In need of adult supervision
The growing pains of the unicorn tend to follow a fairly recognisable path. The founder and a few mates have the initial inspiration in a haze of Canopy Growth’s finest, they drop out of Stanford and move into a garage, sleep goes out of the window and they bang out the initial product powered largely by pizza and exotic pharmaceuticals.
Traffic takes off, the venture capitalists hurl money in their direction, they hire everybody in sight, move into a fancy office — and suddenly somebody has to take control of what has rapidly become a sizeable business.
This is the problem that is writ large at Snap, where 28-year-old founder Evan Spiegel appears to be in dire need of adult supervision if he is to make a long-term success of his wildly popular disappearing message app. Snapchat still has 188-million daily users, which goes a long way to explaining Spiegel’s “billionaire visionary” status, but it desperately needs to make progress on monetising that traffic.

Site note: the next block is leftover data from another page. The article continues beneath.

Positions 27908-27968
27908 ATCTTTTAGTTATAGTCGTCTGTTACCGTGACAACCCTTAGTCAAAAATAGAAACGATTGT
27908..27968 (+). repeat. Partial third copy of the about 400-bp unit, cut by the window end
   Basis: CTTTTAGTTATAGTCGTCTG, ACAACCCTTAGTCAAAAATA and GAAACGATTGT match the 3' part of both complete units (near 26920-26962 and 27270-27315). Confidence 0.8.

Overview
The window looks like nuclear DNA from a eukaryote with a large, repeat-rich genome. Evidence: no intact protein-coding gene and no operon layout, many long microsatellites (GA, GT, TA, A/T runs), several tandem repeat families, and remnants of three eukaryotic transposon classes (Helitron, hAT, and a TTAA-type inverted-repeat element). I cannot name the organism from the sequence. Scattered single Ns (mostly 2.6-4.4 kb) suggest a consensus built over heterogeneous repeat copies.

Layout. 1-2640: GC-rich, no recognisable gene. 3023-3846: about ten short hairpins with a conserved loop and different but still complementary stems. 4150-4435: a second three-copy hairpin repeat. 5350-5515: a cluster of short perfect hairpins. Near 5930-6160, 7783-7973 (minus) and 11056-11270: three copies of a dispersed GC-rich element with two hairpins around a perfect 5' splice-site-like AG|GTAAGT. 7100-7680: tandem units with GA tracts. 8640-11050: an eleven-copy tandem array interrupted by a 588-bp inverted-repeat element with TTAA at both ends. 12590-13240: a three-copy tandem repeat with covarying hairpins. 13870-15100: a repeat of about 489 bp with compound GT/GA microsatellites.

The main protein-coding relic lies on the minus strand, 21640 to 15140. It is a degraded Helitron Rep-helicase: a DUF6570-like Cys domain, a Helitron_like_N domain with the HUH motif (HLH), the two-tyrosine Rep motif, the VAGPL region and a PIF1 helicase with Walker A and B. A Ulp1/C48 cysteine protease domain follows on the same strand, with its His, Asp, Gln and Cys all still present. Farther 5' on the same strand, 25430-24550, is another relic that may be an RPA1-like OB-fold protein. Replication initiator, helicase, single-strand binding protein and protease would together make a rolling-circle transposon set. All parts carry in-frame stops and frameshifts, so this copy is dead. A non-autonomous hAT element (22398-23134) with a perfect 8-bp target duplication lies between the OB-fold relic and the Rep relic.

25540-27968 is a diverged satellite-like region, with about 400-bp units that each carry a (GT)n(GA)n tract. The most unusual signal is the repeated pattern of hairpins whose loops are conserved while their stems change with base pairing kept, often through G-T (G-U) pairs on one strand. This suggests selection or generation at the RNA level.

It has missed four of its last six earnings targets, and pushed out a redesign, at Spiegel’s insistence, that users greeted with a loud raspberry.
There’s a strong suspicion that Instagram is eating its lunch, and executives are leaving fast, with only four left of the nine who pitched Snap’s roadshow to investors a couple of years ago.
The share price tells the story in bold, tanking from a high of $27 about 18 months ago to its current $9. Spiegel has hired an Amazon veteran as CFO, but the momentum had better swing fast.